|Publication number||US4133005 A|
|Application number||US 05/690,328|
|Publication date||Jan 2, 1979|
|Filing date||May 26, 1976|
|Priority date||May 28, 1975|
|Also published as||CA1089093A, CA1089093A1, DE2623028A1|
|Publication number||05690328, 690328, US 4133005 A, US 4133005A, US-A-4133005, US4133005 A, US4133005A|
|Inventors||Bernard Golay, Daniel Moulene|
|Original Assignee||Bernard Golay, Daniel Moulene|
|Export Citation||BiBTeX, EndNote, RefMan|
|Patent Citations (13), Referenced by (4), Classifications (22)|
|External Links: USPTO, USPTO Assignment, Espacenet|
The invention relates to the treatment of information, for example of pictorial and/or sound information, which information is in the form of optical elements or optical structures recorded on or reproduced from a support intended to be read optically.
In the above general technical field, various technical solutions intended to allow the reading and reproduction of information stored in an optical form on a support have already been proposed.
Thus it has been proposed to use, as an information carrier in an optical form, a plane rigid and opaque support whereof the optical information is read by a scanning light beam emitted by a source of light and so directed as to produce, after reflection by the scanned information, a reflected beam which is directed by an optical system to a photosensitive device. The rigid and opaque plane support can consist of a disc, as is taught by U.S. Pat. No. 3,404,224, or of a plate, as is disclosed by the review "FUNKSCHAU" volume 46, No. 26 of 20th Dec. 1974, pages 1,028-1,030.
Though the above technical solutions make it possible to obtain acceptable results from the point of view of releasing the information, it must be noted that the storage principle which they employ is in reality the cause of substantial disadvantages.
First of all, it is certain that such plane supports offer a defined useful surface area which consequently restricts the amount of information which can be stored if the said support is, in practice, not to be of unacceptable size. In an attempt to resolve this problem, efforts have been made to ensure that optical structures of very small size are recorded so as thus to be able substantially to increase the storage capacity for an acceptable given useful surface area of an opaque rigid support. In this way, the art has arrived at recording details of the order of a micron. Apart from the difficulty of recording and duplicating such supports, it should be noted that the precise reading of such small information presents numerous problems even when employing -- as is, incidentally, indispensable -- a complex and very expensive apparatus for detection, reading, support and processing in general. In fact, the reading of optical structures of such small size is influenced by grains of dust, hair, scratches and the like and consequently the release of the information stored is interfered with. This major disadvantage resulting from a delicate and expensive recording technique furthermore does not even have the advantage of completely eliminating the preceding disadvantage because, in any case, the recording capacity, even increased by such a process, will be limited whilst the support nevertheless will have a not insignificant bulk due to its large surface area.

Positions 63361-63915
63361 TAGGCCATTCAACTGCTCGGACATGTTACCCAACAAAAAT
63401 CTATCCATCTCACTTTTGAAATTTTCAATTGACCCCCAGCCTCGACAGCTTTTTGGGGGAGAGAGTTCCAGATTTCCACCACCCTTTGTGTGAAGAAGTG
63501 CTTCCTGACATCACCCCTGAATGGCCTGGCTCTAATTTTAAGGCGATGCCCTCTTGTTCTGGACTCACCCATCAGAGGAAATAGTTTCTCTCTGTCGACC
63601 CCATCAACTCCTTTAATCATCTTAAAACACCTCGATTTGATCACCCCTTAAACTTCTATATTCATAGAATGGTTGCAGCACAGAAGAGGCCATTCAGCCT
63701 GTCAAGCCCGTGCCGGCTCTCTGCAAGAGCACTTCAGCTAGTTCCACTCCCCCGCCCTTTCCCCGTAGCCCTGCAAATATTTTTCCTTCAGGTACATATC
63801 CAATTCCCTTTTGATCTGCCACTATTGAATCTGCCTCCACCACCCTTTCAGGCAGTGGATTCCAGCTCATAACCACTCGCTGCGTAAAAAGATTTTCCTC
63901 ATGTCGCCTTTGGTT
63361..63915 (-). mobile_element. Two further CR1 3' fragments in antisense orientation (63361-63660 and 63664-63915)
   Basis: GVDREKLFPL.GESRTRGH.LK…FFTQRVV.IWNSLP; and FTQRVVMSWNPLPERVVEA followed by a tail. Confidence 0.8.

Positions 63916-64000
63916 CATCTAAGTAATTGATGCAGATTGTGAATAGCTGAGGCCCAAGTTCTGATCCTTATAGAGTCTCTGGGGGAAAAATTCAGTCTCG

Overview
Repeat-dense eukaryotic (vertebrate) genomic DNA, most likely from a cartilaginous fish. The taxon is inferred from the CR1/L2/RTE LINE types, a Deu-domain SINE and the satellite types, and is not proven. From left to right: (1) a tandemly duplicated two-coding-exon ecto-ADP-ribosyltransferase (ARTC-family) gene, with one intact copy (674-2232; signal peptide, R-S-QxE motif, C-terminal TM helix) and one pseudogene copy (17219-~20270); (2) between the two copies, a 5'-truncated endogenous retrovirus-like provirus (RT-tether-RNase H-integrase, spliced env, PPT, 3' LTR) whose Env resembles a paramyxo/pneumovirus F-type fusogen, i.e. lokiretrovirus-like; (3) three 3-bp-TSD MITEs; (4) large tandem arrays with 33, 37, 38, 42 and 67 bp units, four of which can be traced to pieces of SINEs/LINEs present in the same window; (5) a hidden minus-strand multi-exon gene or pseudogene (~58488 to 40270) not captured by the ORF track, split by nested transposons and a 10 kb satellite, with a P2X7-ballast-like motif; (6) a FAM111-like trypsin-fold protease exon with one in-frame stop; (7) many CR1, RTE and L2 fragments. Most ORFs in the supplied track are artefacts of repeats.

Attempts have also been made to improve this technique by proposing, as in French Pat. No. 2,136,707, the use of a transparent disc, but very obviously such a disc suffers from the disadvantage of large bulk, even if it permits a gain in capacity.
In order to try and overcome the above disadvantages, it has also been proposed to use, as the optical information carrier, a fiexible tape or strip which can be wound up and which is one of the most universally known supports for storage of information in the general sense. One had available, for this purpose, information derived from the use of perforated tapes read by pneumatic, mechanical or even optical detection even though the information carried did not in itself have the character of optical structures, and from the use of magnetic tapes and cinematographic films.
Attention was naturally focussed on supports of the cinematographic type, that is to say transparent tapes, because there are well-proven techniques available. In this technique, in particular illustrated by French Pat. No. 2,149,654 and U.S. Pat. Nos. 3,679,817 and 3,702,896, the reading of the information carried by the transparent support is effected by a light beam which passes through the said support so that the beam modulated by the optical information is directed, through a suitable optical system, to a photo electric transducer, the task of which is to convert the variations of light intensity, which it receives, into variations in electrical potential used to control or feed any reproduction apparatus or control apparatus.